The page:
IFAC call for action

IFAC CEO Kevin Dancey

IFAC CEO Kevin Dancey closed the webinar with a call for action to the accountancy profession worldwide:

  • Demonstrate your commitment to the public interest by actively engaging in whistleblowing-related policy discussions in your jurisdictions;
  • Promote the adoption of effective whistleblower channels across organizations, governments, and not-for-profit entities, as an integral element to promote ethical and responsible behavior and business;
  • Let our collective commitment be to cultivate a culture where silence is replaced by the courageous voices of those who uphold the principles of transparency, accountability, and ethical conduct.

He concluded: “In the accountancy profession's pursuit of truth and ethical conduct, silence is not an option. Whistleblower protection is not merely a legal requirement; it is a moral imperative that transcends statutes and regulations.”

Watch the key recommendations from our speakers 









Cecile Bonino
Cecile Bonino

Principal, Global Engagement

Cecile Bonino is Principal of Global Engagement for IFAC. She bridges global organizations' relationship management, policy support, event management, and brand awareness. A lawyer by education, Cecile has 20 years of experience in public affairs and public relations. Before joining IFAC, Cecile worked for 13 years at ACCA, where she headed EU Affairs and the ACCA Brussels office, working with European decision and policymakers, Media and key influencers, as well as global organizations. Prior to this, Cécile worked as a consultant in financial services, energy, environment, and climate change at Weber Shandwick and as Environment and Legal Affairs adviser at the European Landowners Organisation. At the beginning of her career, Cécile also worked at the DG TRADE of the European Commission, the DG Development of the College of Europe, and the law firm, Gide Loyrette Nouel. In 2012, Cécile won the ‘Public Affairs Professional of the Year’ prize at the European Public Affairs Awards.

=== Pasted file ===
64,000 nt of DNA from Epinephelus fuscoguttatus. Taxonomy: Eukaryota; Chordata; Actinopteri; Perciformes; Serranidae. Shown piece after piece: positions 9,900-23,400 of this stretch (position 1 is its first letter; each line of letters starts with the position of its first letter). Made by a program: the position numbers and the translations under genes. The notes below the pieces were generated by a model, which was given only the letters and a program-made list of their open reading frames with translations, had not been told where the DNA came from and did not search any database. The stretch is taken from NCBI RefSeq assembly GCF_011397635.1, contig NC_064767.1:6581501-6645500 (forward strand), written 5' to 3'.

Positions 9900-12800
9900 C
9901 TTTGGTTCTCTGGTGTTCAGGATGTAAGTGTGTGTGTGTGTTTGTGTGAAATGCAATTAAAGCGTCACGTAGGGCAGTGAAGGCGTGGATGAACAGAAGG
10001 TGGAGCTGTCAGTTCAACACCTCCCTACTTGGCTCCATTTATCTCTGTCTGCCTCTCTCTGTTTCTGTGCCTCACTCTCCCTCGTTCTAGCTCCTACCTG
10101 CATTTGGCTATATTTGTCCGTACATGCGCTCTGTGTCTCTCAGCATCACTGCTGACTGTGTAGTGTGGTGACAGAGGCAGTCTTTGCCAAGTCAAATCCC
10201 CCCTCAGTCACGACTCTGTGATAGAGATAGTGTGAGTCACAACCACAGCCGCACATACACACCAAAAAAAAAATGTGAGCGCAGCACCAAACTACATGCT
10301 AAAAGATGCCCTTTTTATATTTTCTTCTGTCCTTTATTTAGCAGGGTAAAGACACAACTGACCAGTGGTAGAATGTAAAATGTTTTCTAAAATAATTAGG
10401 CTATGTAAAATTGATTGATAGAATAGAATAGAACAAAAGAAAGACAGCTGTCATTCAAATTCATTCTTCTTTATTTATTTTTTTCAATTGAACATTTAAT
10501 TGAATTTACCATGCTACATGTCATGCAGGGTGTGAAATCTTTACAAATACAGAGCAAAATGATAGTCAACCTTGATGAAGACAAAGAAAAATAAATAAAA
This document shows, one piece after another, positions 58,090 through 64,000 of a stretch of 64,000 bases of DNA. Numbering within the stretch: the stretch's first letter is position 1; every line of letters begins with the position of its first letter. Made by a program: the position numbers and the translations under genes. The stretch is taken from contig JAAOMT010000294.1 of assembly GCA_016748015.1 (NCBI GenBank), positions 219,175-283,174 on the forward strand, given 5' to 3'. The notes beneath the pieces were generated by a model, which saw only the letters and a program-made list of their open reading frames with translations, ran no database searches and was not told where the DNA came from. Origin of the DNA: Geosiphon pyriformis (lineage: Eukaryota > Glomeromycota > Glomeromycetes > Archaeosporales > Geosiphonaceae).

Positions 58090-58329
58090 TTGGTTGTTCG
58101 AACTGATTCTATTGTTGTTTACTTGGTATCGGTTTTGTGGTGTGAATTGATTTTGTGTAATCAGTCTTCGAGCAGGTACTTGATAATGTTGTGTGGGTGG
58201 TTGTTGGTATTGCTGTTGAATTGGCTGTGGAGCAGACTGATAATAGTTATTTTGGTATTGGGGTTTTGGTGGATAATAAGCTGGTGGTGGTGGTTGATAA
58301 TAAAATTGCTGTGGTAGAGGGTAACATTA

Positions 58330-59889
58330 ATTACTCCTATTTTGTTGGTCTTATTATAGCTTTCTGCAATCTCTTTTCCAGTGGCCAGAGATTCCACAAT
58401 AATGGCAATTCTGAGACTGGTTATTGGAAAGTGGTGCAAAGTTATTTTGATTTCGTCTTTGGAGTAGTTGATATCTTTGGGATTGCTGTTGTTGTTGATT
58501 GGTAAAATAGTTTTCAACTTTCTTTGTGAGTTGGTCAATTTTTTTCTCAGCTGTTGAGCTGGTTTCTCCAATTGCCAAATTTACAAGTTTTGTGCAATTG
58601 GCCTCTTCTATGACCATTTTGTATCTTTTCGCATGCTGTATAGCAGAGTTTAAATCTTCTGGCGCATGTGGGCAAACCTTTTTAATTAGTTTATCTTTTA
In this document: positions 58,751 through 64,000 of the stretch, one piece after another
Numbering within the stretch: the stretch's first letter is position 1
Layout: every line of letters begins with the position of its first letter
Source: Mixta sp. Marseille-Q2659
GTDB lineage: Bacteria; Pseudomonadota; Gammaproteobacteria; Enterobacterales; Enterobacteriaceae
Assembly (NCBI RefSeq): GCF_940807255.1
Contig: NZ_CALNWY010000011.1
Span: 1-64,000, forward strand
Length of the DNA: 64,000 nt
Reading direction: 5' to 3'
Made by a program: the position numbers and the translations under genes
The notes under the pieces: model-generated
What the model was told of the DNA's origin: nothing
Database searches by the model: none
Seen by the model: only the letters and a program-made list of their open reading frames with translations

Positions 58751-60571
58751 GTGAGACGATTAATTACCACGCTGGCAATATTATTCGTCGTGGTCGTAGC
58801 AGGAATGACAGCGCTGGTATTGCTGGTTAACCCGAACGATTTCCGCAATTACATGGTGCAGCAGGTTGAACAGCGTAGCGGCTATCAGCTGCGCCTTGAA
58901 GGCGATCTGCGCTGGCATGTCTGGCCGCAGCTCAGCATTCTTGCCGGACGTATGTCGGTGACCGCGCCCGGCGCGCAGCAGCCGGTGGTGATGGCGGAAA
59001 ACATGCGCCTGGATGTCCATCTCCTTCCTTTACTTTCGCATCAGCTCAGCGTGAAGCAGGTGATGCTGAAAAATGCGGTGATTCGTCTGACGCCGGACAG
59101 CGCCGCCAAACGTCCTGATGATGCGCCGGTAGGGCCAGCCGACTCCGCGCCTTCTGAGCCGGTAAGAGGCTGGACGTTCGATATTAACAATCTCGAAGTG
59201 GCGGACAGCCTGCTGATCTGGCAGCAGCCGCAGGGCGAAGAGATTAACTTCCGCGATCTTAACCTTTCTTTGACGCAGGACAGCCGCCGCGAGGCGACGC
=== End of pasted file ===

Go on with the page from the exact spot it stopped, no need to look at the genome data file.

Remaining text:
Scott Hanson

Director, Policy & Global Engagement

As Director, Policy & Global Engagement, Scott Hanson is responsible for coordinating IFAC’s engagement strategy with global organizations and non-accountancy stakeholders.  Mr. Hanson also leads IFAC’s policy and advocacy related to anti-corruption, anti-money laundering and economic crime, and oversees IFAC’s engagement in donor-funded capacity building initiatives.

Mr. Hanson began his career in markets supervision roles at NYSE Regulation and FINRA (the Financial Industry Regulatory Authority) in New York, before transitioning into international regulatory policy at FINRA in Washington, DC. 

Mr. Hanson then worked in regulatory policy within the European System of Financial Supervision at the Central Bank of Ireland (Dublin), touching on diverse policy areas across the Bank and leading the establishment of the Central Bank of Ireland’s Innovation Hub.

Mr. Hanson holds a B.A. from the University of Chicago, a J.D. from Brooklyn Law School, and has been to over 90 countries.